This reflected Washington’s memory for the first sixty-five years of the nineteenth century as an aristocrat, humble prisoner, general, and an isolationist. All admired his gentility and refinement; those least inclined to share these values readily attributed them to Washington and held him in esteem nonetheless (Schwartz, 224). George Washington was praised during his presidency and was seen as a leading figure many years after, but the narrative changed as vents in the nation changed the world. Authors were fond of George Washington before the Civil War. The fall and decline of George Washington’s image came shortly after the Civil War.
This war was a turning point in America’s conception of itself and its past, and with this transformation, interest in Washington diminished (Schwartz, 224). America was making history since the founding fathers came to the nation, therefore, making the founding fathers irrelevant at the time. President Washington became uninteresting, articles were being published less about him, and hostile articles about how his irtues have been over exaggerated surfaced. Washington was viewed by the public as an emancipator, charismatic philosopher, and as an ordinary man.
Most of what we know about George Washington is mythologized, being transformed from man, to myth, to legend. Washington is never regarded as anything short of flawless; even his flaws are noble (Rossi, 2015). George Washington as a legend became less appealing to the public after the War. The country had just made history, and therefore, George Washington’s victories became irrelevant to society. The massive scale of the war made the Revolutionary War and its soldiers, including Washington, seem less significant (Schwartz, 225). The redemption of George Washington came during the progressive era.
Individuals began to look into Washington’s personal traits and how it related to the American democracy. George Washington’s adeptness at frontier living, his experience at common labor and attachment to the common people, his kindness to children, his strong romantic inclinations were traits that American had always associated with democracy (Schwartz, 228). These traits were never discussed before or after the civil war because those traits seemed insignificant at the time. Traits of George Washington only became more visible to the public when it was more relatable to them.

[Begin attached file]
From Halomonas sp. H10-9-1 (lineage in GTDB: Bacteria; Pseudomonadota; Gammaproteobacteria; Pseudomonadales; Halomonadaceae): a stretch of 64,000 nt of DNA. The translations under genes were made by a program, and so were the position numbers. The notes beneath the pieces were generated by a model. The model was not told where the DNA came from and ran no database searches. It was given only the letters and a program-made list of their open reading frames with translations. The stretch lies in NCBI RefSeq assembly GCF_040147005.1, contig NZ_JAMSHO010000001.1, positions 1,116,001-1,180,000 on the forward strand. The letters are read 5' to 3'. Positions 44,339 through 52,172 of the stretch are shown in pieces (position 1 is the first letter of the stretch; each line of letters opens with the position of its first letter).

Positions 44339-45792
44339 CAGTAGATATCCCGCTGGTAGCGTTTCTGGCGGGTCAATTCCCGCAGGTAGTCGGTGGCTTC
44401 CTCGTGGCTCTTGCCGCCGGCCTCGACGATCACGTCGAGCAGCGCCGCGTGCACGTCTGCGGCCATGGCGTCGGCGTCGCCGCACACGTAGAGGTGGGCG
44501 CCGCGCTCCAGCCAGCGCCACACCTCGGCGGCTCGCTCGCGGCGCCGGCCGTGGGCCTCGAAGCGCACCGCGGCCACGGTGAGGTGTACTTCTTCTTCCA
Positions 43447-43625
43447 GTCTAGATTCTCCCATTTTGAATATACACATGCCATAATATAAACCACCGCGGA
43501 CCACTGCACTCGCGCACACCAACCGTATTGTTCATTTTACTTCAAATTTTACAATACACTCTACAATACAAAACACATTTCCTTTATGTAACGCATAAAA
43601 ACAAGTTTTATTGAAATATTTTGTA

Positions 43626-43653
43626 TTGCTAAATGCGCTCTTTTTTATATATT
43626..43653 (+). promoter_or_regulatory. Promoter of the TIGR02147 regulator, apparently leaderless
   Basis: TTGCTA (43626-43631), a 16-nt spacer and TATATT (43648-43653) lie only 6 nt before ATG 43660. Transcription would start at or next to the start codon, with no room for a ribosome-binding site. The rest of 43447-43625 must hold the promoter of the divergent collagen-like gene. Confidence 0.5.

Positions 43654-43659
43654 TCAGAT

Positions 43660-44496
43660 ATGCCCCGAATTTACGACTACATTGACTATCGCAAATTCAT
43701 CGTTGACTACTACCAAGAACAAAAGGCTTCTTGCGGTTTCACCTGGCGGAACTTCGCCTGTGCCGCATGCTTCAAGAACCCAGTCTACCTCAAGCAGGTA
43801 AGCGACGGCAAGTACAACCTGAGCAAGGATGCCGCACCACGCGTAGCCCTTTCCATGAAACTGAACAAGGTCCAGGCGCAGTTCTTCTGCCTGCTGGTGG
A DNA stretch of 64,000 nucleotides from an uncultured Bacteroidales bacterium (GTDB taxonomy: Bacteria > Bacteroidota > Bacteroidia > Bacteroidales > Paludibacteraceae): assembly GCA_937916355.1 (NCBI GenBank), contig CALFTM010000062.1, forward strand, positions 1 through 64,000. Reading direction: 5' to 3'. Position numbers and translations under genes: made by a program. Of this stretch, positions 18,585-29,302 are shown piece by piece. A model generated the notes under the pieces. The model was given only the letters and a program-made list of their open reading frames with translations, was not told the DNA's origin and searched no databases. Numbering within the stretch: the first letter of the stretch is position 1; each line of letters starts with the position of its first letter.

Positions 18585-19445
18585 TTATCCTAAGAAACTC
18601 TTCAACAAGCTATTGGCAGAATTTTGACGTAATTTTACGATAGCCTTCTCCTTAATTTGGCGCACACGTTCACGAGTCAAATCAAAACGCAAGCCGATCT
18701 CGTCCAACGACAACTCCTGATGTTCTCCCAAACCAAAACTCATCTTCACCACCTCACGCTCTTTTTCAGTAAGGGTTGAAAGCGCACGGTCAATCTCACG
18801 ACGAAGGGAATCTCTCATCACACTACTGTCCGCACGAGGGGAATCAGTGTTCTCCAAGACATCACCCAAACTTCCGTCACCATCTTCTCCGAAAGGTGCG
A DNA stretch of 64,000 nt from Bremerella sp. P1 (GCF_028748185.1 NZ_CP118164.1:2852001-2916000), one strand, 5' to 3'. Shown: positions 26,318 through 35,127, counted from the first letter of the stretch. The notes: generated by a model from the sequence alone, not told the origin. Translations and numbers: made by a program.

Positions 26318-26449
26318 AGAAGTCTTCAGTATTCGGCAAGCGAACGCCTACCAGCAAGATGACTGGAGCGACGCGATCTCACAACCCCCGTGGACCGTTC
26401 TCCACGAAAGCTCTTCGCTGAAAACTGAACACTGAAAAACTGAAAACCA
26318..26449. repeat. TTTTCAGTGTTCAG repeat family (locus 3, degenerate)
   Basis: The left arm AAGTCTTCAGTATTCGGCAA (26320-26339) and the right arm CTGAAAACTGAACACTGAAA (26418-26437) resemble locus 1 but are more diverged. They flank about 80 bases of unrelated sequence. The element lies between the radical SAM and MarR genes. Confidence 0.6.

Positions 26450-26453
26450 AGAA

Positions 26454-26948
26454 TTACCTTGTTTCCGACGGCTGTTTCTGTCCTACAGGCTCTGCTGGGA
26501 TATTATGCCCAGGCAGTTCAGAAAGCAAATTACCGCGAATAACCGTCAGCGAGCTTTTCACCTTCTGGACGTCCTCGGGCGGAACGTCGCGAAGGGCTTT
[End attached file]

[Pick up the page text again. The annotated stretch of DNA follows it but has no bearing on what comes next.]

Post Civil War remembered Washington in two different ways. The new evoked images of a democratic Washington, an ordinary man acquainted with hardship, warm in his affections, and approachable (Schwartz, 229). Meanwhile, the other depiction used was the pre-democratic Washington- one who was run conquerable. Americans never forgot his original image or rejected what he had stood for all along. In retrospect, the history of nation goes through four general phases: the foundational myths of origin, growth and expansion, ecline and fall, and redemption.
These four phases allow for memory to be lost and reclaimed whenever needed. It is not the historical event that is vital for the strengthening of a political culture, democratic or otherwise. Rather, it is how social and political factors transmitted interpreted narratives of “the past” to a consuming public through symbolic meaning (Rossi, 856). The narratives used for George Washington altered over the years as the country went through major historical events in which different characteristics of Washington were brought to light for the public to see.
Before the Civil War, he was depicted as a founding father that was legendary. During the Civil War, he became irrelevant as the country was going through a revolutionary change. But then, his depiction changed as the country was going through the progressive era. During this time, George Washington became more personalized, showing his characteristics as part of the American democracy. These four phases are ever-changing as more events begin to unfold and take their course. He will continue to be depicted in a way that the country can sell his narrative, and this is the ongoing evolvement of historical memory.